‘Mishima City’ the City of Water that is a gateway to Mt. Fuji

Mar 22, 2021

Mishima City

Mishima City is positioned as a gateway to Mt. Fuji, Hakone and Izu, as well as being vitally located at the intersection of the Shimoda Road, heading on to the Tokaido Road and Izu, Mishima has long prospered as a community. Surrounded by Izu Peninsula, Mishima is called ‘the City of Water’.

Index

1. The city of babbling shallows with views of Mt. Fuji

2. Recommended dish in Mishima : Eel dish and Mishima Yasai

3. Looking back to the past at Mishima Taisha Shrine

1. The city of babbling shallows with views of Mt. Fuji

Mt. Fuji’s melting snow becomes ground water that bubbles out in various locations as bubbling shallows in Mishima. Fireflies find the clean waters inviting and dance their glowing fantasy above the streams in summer.

In the right season, you only have to walk five minutes from the Shinkansen station, to be able to meet some fireflies – that is the precious delight of Mishima.

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2. Recommended dish in Mishima : Eel dish and Mishima Yasai

  • Eel

Eels enjoy the ground water of Mt. Fuji and, in turn, become a delicious local dish – you have to try eel when you come to Mishima!

  • Hakone Seiroku Mishima Yasai (vegetables)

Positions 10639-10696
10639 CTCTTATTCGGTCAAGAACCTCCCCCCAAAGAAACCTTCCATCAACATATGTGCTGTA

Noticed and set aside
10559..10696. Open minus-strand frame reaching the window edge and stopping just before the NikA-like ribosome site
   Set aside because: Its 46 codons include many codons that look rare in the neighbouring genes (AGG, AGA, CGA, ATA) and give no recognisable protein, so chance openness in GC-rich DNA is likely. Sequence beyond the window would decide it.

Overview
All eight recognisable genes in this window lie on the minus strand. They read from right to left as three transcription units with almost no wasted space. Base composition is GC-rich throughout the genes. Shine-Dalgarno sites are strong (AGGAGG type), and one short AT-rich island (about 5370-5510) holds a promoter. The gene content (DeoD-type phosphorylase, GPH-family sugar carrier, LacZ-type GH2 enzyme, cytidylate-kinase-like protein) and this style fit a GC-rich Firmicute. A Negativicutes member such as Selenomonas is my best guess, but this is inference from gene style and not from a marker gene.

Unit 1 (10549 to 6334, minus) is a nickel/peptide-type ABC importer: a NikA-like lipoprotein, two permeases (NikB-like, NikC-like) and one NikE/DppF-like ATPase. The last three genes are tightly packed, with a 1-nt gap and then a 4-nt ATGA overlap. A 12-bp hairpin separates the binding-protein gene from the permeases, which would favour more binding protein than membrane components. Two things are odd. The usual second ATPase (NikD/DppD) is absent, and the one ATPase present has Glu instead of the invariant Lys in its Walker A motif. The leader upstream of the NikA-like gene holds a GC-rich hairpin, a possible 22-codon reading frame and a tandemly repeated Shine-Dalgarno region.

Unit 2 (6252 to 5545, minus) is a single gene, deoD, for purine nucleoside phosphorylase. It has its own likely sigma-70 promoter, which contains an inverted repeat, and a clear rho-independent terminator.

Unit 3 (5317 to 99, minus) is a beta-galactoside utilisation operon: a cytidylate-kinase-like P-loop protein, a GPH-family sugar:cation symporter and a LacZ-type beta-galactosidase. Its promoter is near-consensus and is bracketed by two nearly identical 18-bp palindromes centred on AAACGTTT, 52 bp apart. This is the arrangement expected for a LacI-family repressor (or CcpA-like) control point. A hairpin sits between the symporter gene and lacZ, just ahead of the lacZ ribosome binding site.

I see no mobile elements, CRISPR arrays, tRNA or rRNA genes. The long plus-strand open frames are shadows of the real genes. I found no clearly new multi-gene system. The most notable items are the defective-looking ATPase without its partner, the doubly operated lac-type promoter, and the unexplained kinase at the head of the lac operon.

The Hakone Seiroku district is just right for growing delicious vegetables. And, many restaurants in Mishima use these tasty veggies in the cuisines they offer – famous dishes like “Mishima Croquette” really are delicious.

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3. Looking back to the past at Mishima Taisha Shrine

Famed as the shrine where Minamoto-no-Yoritomo prayed for revival of the Genji (Minamoto clan), Mishima Taisha was the religious center of the Kamakura bakufu (military government), the first such government to take power in Japan. And, ever since, many people have come to Mishima Taisha Shrine to pray.

In the Edo period, with Mishima Taisha Shrine as a major draw, Mishima became extremely popular as an inn town on the old Tokaido Road as well as being the gateway to the Izu peninsula because of the Shimoda Road passing through Izu intersects the Tokaido Road at Mishima.

The Mishima Calendar, said to be the oldest example of kana characters in an almanac in Japan, was printed in strategically positioned Mishima, from where, it is said, the publication’s influence spread as far afield as the length and breadth of Kanto

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